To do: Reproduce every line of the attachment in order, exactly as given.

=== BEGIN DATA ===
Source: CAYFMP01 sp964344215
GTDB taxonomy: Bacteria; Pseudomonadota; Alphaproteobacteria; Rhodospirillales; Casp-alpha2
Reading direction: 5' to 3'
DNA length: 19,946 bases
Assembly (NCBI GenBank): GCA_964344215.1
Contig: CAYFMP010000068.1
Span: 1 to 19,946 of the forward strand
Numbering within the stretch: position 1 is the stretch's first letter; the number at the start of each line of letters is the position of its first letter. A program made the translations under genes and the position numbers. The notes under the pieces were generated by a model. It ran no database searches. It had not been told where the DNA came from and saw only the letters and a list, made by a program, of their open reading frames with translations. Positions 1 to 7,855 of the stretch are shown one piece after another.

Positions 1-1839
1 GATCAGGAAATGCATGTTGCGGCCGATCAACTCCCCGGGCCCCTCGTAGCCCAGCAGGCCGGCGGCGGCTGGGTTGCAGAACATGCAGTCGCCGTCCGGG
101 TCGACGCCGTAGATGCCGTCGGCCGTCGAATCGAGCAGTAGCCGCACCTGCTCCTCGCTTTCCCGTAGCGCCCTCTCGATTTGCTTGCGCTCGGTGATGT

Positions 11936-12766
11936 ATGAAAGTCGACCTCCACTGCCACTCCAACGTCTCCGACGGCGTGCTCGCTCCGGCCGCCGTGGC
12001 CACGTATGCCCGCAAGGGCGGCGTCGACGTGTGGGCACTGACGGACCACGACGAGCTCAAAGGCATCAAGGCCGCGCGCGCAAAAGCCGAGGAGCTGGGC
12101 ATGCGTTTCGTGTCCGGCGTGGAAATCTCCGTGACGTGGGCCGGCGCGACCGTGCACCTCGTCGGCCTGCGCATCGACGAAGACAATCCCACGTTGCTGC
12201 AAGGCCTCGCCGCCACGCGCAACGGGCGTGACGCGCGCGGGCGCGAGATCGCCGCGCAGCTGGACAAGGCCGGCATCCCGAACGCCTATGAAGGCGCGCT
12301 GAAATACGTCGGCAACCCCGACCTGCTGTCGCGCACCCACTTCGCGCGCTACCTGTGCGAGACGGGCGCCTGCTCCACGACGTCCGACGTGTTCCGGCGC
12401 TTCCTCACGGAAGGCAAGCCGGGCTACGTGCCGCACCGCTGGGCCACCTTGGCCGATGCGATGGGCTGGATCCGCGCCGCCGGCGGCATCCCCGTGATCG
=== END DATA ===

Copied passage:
Source: CAYFMP01 sp964344215
GTDB taxonomy: Bacteria; Pseudomonadota; Alphaproteobacteria; Rhodospirillales; Casp-alpha2
Reading direction: 5' to 3'
DNA length: 19,946 bases
Assembly (NCBI GenBank): GCA_964344215.1
Contig: CAYFMP010000068.1
Span: 1 to 19,946 of the forward strand
Numbering within the stretch: position 1 is the stretch's first letter; the number at the start of each line of letters is the position of its first letter. A program made the translations under genes and the position numbers. The notes under the pieces were generated by a model. It ran no database searches. It had not been told where the DNA came from and saw only the letters and a list, made by a program, of their open reading frames with translations. Positions 1 to 7,855 of the stretch are shown one piece after another.

Positions 1-1839
1 GATCAGGAAATGCATGTTGCGGCCGATCAACTCCCCGGGCCCCTCGTAGCCCAGCAGGCCGGCGGCGGCTGGGTTGCAGAACATGCAGTCGCCGTCCGGG
101 TCGACGCCGTAGATGCCGTCGGCCGTCGAATCGAGCAGTAGCCGCACCTGCTCCTCGCTTTCCCGTAGCGCCCTCTCGATTTGCTTGCGCTCGGTGATGT

Positions 11936-12766
11936 ATGAAAGTCGACCTCCACTGCCACTCCAACGTCTCCGACGGCGTGCTCGCTCCGGCCGCCGTGGC
12001 CACGTATGCCCGCAAGGGCGGCGTCGACGTGTGGGCACTGACGGACCACGACGAGCTCAAAGGCATCAAGGCCGCGCGCGCAAAAGCCGAGGAGCTGGGC
12101 ATGCGTTTCGTGTCCGGCGTGGAAATCTCCGTGACGTGGGCCGGCGCGACCGTGCACCTCGTCGGCCTGCGCATCGACGAAGACAATCCCACGTTGCTGC
12201 AAGGCCTCGCCGCCACGCGCAACGGGCGTGACGCGCGCGGGCGCGAGATCGCCGCGCAGCTGGACAAGGCCGGCATCCCGAACGCCTATGAAGGCGCGCT
12301 GAAATACGTCGGCAACCCCGACCTGCTGTCGCGCACCCACTTCGCGCGCTACCTGTGCGAGACGGGCGCCTGCTCCACGACGTCCGACGTGTTCCGGCGC
12401 TTCCTCACGGAAGGCAAGCCGGGCTACGTGCCGCACCGCTGGGCCACCTTGGCCGATGCGATGGGCTGGATCCGCGCCGCCGGCGGCATCCCCGTGATCG